Non-Enviro Post: Net Neutrality - What it is and Why it Matters
The term "net neutrality" has become a common term used in the technology industry as well as mainstream media in recent times. With good reason: it is a principle that has been in place since the Internet become a public access system and has been one of its fundamental, uncontested tenets. It has held by pioneers in development of the web and other technologies as an integral component of open, effective and accessible systems. Yet, net neutrality has been under attack in recent years, being eroded in key areas and for all intents and purposes dispensed with in others. So, why does this matter? To understand this, we'll have to take a quick look at Internet technologies themselves.
Data that traverses the global "network of networks" known as the Internet traverses many paths. It does this in the form of packets (of data). That e-mail you just sent? It just got broken up into thousands of these packets, taking different paths along the networks and re-assembled at the other end so your recipient may read your message. Each packet consists of a header (or meta-data) and a payload - part of the original message. The principle of net neutrality ensures your packets are treated equally to all others. There is no "fast lane" and "slow lane" along these paths. One caveat to this is a technical one. Some packets may receive special treatment (priority processing) due to the type of data involved. This information is obtained from the meta data. For example, if your e-mail arrives three seconds then it otherwise would have, this is surely entirely inconsequential. On the other hand -- and appropriately so -- voice data should receive priority where possible as a few-second delay in voice data can lead to a degraded, uncomfortable phone call. This is the essence of net neutrality.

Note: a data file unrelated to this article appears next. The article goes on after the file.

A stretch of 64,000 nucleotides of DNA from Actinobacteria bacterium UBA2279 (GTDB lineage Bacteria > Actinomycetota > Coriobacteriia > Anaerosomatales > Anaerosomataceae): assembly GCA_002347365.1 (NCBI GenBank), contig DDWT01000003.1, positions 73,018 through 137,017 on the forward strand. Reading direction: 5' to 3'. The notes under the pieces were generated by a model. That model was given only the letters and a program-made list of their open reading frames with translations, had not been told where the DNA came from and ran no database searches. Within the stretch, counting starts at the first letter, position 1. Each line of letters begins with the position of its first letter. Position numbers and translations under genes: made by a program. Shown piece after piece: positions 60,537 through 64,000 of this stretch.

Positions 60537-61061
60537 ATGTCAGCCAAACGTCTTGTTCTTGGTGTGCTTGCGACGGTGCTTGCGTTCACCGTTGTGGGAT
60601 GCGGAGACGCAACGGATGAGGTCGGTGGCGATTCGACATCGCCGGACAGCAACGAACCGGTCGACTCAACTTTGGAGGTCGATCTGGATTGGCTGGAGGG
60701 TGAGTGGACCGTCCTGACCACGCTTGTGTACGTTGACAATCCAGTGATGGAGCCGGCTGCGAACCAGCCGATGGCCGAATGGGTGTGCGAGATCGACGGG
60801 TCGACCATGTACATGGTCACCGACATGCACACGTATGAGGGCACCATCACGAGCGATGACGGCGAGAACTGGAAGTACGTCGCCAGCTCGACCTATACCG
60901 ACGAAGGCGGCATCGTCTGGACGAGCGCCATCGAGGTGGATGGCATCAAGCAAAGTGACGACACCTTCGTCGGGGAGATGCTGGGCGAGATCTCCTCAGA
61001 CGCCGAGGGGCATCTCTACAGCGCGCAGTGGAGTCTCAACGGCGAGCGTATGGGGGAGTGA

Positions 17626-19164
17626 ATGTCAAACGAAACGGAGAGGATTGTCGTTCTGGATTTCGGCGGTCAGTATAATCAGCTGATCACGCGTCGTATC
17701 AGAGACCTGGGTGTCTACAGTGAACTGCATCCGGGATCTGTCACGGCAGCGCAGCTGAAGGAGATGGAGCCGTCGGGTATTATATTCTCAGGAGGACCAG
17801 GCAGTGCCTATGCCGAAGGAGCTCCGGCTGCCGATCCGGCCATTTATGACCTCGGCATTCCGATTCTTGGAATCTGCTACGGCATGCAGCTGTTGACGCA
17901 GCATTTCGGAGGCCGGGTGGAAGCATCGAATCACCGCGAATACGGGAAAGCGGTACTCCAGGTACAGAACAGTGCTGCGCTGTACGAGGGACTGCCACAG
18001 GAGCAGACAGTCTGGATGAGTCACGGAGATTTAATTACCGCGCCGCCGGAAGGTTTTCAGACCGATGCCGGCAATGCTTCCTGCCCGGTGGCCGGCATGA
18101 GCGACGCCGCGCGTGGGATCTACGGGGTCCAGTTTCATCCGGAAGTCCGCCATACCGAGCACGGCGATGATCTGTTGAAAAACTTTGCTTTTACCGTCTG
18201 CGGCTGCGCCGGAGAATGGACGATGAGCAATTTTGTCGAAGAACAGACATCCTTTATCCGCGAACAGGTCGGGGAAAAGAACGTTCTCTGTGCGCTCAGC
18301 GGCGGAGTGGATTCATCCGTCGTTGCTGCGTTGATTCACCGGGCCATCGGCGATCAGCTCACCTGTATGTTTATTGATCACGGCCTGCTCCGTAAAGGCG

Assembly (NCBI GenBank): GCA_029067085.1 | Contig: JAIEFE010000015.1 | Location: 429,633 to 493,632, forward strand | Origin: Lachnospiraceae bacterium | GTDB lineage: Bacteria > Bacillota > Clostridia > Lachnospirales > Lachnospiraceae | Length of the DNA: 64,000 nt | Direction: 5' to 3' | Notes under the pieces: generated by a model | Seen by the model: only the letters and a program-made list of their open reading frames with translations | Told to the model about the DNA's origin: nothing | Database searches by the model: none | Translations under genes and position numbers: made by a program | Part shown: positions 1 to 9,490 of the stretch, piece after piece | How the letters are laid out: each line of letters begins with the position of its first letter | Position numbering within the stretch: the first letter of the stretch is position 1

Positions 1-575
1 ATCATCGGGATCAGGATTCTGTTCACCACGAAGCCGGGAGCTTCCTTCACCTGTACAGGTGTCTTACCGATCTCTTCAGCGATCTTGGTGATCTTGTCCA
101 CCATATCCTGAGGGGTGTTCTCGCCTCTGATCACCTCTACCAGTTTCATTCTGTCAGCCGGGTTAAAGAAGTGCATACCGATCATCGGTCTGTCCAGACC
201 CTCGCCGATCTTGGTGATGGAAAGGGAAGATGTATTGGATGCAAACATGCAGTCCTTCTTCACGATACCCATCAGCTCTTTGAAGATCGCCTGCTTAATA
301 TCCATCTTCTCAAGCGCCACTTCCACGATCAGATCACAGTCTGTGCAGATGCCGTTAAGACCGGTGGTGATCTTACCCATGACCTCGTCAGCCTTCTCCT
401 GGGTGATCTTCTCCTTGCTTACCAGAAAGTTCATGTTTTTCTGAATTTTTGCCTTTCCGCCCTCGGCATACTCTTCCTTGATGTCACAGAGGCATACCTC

Corporations, however, have lobbied government (and continue to do so insistently) that their Internet Service Provider (ISPs) Subsidiaries ought to be able to treat traffic on their networks as they see fit, according to commercial interest. This creates defacto slow lanes and fast lanes where in the past there was equality. The repercussions of this are numerous: prioritise "premium" products available from the provider and slow down those offered by competitors (unless a fee is paid by them, of course). Perhaps slow down sites that are critical of the corporation's activities. Make political views in opposition to the company's owners more cumbersome and slow to access ...
The opportunities for exploitation -- to the detriment of the consumer and the health of the Internet as a whole -- are almost endless. This is why Net Neutrality matters. It turns an open, equalised system into one that can be manipulated more easily by increasingly concentrated commercial interests. It is imperative that this cancer does not spread.